MM&M isn’t big on the whole cheerleading thing. Sure, we hand out awards (deadline soon!) and come up with lists (prep your noms for our upcoming 70 Over 70 presentation!) and generally celebrate a profession that has managed to evolve in rapid tandem with the science it supports, which is no small feat.
But we also chronicle areas where pharma and healthcare companies come up short. Case in point, the industry’s inability to craft coherent value-proposition messaging and unite behind it, say, or its almost willful intransigence when it comes to abandoning time-tested practices and venturing into the wilds of the future.
That, in large part, is why this year’s SXSW’s health event is such a revelation. Six years ago, the health track didn’t exist; last year, it was relegated to a hotel more than a few steps away from the Austin Convention Center. The content sang, but attendees found themselves outside the heart of the SXSW action. It felt like a conference unto itself.
This year, however, there has been a degree of enthusiasm usually associated with Marvel fanboys. On Saturday, lines snaked outside the two conference rooms devoted to health panels. One panel, “Patients-Centric Healthcare: The Future of Health,” seemed a particularly big draw and was attended by a wide range of health-adjacent professionals: On the badges I non-stealthily and thus obnoxiously observed, there were more quote-unquote mainstream tech companies and analytics/data players than organizations that typically dominate pharma and health klatches.
Furthermore, there has been an unusual and welcome degree of diversity, both in the sort of presentations generating buzz and the individuals steering them. “How Wounded Warriors Are Transforming Biotech,” “LGBT Community Driving Digital Health Innovations,” and “101 on Women’s Health: More Than Fertility” are just a few examples. For the first time in the history of gatherings of people, white dudes rocking the blazer-over-an-Oxford-with-jeans look have not been doing a majority of the pontificating. Onward and upward, y’all.
Technically SXSW’s health track is still a sub-track of SXSW Interactive, but during the first two days of the conference it had a main-event feel. Let’s see if we can get the nomenclature adjusted accordingly next time out.
Some other thoughts from Saturday’s sessions:
1. Don’t count on wearables. Three sessions unified under the #SWSHACKMED banner did more to demystify the health-tech startup world and the challenges created by its sudden, explosive growth than all the TED talks on the topic combined. I may be mistaken, but over the course of 180 minutes worth of presentations and Q&As I do not believe the word “wearables” was mentioned a single time. More on that coming.
2. Failing is not an option when it comes to patients. In “Hacking Your Health: Future or Fail,” a panel led by HCB Health’s Amy Dowell, traced the evolution of the health hackathon. This was more grad seminar than Health Hackathons 101. Among the best tips: There’s a hackathon role for pretty much every person in the healthcare ecosystem, including patients (to offer needed real-world perspective on the proposed hacks) and marketers (to focus and frame narratives for eventual presentation to hackathon judges and, later, the VC community); and that, as cardiologist and IDEO Palo Alto director of health Dr. Farzad Azimpour put it, the tech world’s mantra of “fail fast and fail often” might not be the smartest guiding principle when lives are at stake.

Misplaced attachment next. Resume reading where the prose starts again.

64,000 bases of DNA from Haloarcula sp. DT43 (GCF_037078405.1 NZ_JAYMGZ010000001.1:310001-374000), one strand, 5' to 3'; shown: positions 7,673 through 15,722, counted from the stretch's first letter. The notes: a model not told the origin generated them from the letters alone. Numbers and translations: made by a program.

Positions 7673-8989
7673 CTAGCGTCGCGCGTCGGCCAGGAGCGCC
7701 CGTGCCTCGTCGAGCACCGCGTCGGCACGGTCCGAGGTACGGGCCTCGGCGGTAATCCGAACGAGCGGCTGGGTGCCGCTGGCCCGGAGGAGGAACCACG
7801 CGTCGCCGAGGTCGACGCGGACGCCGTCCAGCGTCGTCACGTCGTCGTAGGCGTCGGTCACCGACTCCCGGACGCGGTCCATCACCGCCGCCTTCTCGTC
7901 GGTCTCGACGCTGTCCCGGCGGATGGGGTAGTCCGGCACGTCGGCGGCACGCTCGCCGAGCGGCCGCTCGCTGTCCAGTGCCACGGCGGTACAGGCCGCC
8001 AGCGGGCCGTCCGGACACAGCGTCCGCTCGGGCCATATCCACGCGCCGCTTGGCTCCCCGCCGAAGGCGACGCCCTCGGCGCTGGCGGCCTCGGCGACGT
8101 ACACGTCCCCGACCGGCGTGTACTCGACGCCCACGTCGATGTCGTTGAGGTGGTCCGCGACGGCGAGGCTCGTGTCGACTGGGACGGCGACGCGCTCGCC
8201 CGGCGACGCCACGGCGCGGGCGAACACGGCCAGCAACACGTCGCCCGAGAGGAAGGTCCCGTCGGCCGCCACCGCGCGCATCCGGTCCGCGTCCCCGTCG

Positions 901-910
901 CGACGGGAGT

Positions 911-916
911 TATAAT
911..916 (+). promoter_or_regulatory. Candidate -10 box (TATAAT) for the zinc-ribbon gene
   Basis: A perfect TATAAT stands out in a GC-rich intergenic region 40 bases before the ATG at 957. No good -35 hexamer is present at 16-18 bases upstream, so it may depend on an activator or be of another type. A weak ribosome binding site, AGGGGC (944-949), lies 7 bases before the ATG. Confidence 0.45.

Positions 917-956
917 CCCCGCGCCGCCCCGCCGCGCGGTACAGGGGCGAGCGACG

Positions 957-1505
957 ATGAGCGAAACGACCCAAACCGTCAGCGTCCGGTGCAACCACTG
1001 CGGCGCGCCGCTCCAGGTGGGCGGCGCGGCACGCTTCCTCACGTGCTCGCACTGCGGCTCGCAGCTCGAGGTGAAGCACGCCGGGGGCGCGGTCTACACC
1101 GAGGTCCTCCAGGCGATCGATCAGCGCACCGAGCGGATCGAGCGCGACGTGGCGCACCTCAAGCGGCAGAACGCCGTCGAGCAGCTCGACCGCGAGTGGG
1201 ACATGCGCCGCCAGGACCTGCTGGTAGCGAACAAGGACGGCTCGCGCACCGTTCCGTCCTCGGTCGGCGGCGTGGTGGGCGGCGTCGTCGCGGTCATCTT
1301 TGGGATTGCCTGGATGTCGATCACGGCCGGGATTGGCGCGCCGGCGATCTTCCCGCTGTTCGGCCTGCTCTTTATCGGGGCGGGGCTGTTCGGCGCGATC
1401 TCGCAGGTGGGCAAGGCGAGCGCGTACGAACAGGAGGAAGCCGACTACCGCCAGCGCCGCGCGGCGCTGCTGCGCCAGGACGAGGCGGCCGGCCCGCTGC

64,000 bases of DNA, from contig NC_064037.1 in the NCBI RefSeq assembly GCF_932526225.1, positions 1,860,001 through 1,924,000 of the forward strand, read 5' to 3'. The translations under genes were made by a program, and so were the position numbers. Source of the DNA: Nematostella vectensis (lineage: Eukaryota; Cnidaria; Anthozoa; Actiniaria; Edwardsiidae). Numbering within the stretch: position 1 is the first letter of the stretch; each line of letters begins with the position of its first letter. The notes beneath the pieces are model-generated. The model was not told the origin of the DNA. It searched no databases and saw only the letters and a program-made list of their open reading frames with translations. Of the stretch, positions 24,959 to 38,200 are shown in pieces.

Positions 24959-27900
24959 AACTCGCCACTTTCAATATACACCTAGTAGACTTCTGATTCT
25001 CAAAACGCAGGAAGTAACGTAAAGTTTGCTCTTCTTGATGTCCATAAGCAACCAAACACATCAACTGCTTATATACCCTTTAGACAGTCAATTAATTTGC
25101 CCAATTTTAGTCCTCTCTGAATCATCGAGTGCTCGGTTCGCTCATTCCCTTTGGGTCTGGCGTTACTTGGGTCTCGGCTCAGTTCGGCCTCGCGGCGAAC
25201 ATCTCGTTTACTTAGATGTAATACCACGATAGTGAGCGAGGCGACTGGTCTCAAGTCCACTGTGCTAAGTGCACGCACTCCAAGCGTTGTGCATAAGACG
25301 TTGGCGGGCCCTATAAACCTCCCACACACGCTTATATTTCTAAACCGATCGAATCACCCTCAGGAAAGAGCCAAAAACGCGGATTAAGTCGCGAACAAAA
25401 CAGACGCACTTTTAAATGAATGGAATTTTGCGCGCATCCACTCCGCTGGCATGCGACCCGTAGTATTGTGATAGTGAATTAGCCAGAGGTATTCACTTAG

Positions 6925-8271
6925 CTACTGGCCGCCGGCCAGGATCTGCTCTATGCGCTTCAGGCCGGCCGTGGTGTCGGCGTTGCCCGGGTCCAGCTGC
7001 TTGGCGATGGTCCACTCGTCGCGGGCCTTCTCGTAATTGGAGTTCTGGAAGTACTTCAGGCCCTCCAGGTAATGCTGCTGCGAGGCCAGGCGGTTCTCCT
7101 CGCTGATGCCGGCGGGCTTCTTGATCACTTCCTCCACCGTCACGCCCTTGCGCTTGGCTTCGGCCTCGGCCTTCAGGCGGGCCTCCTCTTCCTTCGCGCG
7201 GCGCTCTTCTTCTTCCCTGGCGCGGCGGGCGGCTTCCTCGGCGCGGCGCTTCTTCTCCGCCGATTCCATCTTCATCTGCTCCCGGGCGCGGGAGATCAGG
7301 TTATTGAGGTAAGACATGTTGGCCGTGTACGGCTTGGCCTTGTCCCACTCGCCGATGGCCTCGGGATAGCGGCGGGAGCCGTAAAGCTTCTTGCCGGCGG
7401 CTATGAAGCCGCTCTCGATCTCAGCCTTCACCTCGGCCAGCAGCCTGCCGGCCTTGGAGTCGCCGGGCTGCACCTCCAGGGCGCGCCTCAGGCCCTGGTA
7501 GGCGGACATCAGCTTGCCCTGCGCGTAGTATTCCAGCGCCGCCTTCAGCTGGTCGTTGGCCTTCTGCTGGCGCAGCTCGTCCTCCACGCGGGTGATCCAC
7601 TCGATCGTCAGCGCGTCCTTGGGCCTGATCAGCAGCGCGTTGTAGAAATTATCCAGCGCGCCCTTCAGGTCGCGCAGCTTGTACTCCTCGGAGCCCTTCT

3. What health-tech entrepreneurs need to know. “Real Stories of Success From Health Hackathons,” moderated by Juice Pharma’s Bob Palmer, wasn’t as example-heavy as its title might have suggested — which, given the volume of insight and even trade secrets shared during it, was a good thing. Xpress CEO Kimberly Corbitt offered a play-by-play on the glories and frustrations that have come with the evolution of her exceedingly ambitious start-up. Per a Silicon 66 story linked on the Xpress website, Xpress “takes information about all the drugs on the market – including their benefits, side effects and costs, as well as the coverage rules of insurance companies and clinical trials — and integrates it into one searchable screen” that doctors can view alongside a patient’s EHR. One senses that, successful or not, Corbitt will be able to give a master class on health-tech entrepreneurship before too long. The details were fascinating, especially as they pertained to the human needs all too often shunted aside during the rush to innovate.
4. How to sell your startup. Of course, innovators often aren’t the most adept communicators, as was noted during “The Pitch: Selling Your Disruptive Health Startup,” moderated by AbelsonTaylor’s Noah Lowenthal. AT’s Tristen George surveyed the parallels between the digital experiences she devises for pharma clients and the narratives health-tech entrepreneurs must create to capture the imagination of would-be investors. Her remarks were amplified by Bunnygraph Entertainment founder and executive product John Heinsen – who, as a “Hollywood Guy” with stints at Fox and the Academy Awards (as the transmedia producer partly responsible for the famous Ellen selfie) was seemingly an unlikely participant here. That said, Heinsen’s stories likening the Hollywood pitch process to the hoops through which entrepreneurs must jump were both revelatory and a hoot. The force of personality (and willingness to deploy it) play a disproportionate role, in entrepreneurship as in life in general.